in this period.
—Solidarity is also important in this period: 22 were encouraged to contribute in some way with the accompanying brands and 21 percent effectively contributed.
About the intention to travel:
—International travel tends to remain affected after the resumption, since 60 percent say that they do not intend to return to international travel until there is confidence in pandemic control. This number drops to 45 percent when it comes to national travel.
—32 percent are unable to decide at this time about future trips.
—23 percent say they have full confidence in Tourism service providers to return to
travel as soon as the isolation is over; 28 percent say they have partial confidence; and only 7 percent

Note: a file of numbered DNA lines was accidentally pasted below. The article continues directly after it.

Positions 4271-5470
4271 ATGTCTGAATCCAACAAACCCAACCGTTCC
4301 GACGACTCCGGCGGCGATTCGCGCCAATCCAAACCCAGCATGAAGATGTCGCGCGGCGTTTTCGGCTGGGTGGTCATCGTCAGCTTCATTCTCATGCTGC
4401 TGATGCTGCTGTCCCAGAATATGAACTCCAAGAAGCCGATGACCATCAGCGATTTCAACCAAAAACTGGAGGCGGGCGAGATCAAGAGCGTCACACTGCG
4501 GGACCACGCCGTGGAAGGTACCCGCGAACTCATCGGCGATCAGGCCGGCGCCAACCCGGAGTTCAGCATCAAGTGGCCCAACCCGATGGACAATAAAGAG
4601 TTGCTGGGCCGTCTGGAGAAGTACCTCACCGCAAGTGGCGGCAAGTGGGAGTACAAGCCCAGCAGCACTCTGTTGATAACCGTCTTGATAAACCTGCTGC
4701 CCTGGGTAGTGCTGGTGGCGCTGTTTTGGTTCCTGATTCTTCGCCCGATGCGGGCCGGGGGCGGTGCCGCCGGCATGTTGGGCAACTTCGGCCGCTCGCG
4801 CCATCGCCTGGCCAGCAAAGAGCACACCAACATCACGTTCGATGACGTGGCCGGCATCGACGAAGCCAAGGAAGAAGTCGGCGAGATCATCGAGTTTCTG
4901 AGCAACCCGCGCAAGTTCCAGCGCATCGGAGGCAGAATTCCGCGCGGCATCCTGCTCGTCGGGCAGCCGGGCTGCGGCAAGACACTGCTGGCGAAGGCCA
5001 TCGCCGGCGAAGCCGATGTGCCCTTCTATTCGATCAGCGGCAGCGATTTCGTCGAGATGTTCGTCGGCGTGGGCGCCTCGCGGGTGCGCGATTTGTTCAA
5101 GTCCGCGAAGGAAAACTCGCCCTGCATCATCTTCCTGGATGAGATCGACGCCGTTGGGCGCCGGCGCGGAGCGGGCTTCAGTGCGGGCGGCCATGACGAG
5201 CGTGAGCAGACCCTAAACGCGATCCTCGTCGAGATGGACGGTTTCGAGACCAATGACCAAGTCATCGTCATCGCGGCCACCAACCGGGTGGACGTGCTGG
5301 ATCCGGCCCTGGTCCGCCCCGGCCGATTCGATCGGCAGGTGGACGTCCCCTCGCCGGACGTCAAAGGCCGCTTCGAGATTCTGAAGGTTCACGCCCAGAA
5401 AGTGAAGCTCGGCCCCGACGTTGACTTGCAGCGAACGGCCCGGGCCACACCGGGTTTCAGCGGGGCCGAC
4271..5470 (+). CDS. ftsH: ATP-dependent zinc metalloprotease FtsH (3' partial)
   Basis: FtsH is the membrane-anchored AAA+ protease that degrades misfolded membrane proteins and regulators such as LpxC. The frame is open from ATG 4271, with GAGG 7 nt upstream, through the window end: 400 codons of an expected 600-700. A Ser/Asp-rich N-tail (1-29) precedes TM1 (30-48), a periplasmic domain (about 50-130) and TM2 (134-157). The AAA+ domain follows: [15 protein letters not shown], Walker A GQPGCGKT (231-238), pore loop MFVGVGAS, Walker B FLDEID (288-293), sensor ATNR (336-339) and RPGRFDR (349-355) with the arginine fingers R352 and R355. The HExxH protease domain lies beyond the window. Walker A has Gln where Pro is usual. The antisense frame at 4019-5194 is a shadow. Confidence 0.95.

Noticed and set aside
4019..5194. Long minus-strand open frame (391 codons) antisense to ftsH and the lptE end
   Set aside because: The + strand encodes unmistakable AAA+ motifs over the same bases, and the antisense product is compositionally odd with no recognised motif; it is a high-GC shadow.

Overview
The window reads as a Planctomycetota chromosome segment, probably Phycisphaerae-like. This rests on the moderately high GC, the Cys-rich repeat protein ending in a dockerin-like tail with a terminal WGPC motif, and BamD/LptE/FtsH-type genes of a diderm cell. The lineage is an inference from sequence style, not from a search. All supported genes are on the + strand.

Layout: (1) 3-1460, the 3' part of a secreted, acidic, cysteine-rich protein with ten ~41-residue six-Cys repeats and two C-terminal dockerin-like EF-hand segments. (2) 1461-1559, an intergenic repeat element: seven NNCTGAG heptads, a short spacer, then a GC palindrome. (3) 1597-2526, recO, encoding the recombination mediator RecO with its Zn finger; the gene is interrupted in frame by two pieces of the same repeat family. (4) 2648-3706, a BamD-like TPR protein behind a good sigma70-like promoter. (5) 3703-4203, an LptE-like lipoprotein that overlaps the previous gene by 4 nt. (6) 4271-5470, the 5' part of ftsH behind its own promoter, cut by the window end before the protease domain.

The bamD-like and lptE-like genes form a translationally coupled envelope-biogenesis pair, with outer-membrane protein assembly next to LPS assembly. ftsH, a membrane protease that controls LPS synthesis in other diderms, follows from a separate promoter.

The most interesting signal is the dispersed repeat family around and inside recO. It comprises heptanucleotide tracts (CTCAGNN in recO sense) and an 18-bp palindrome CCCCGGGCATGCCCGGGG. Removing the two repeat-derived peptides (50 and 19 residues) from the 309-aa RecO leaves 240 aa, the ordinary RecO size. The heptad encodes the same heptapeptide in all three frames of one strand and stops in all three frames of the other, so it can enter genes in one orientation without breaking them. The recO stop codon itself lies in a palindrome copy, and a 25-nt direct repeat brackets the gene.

they say they have no confidence at all.
—22 percent don’t mind traveling for work when the isolation is over. 21 percent totally disagree with this statement; 16 percent know they will have to travel for work when the isolation is over, but they wouldn’t like it.
—Family travel does not seem to be one of the first actions that will be popular when the isolation is over.
About the travel budget:
—For most respondents, their travel budget was reduced in 2020. For 33 percent, it remains the same and for 20 percent, it ceased to exist.
—For 45 percent, it was reduced.
—For 33 percent, remains the same.
—For 20 percent, it does not exist anymore.
— For 3 percent, it Increased.
Desired Destinations for Resumption
|Destination||Percentage Desiring It|
|Rio de Janeiro||9%|
|Another part of the United States||5%|
|Caribbean and / or Mexico||2%|
More on How the Trade Reacted: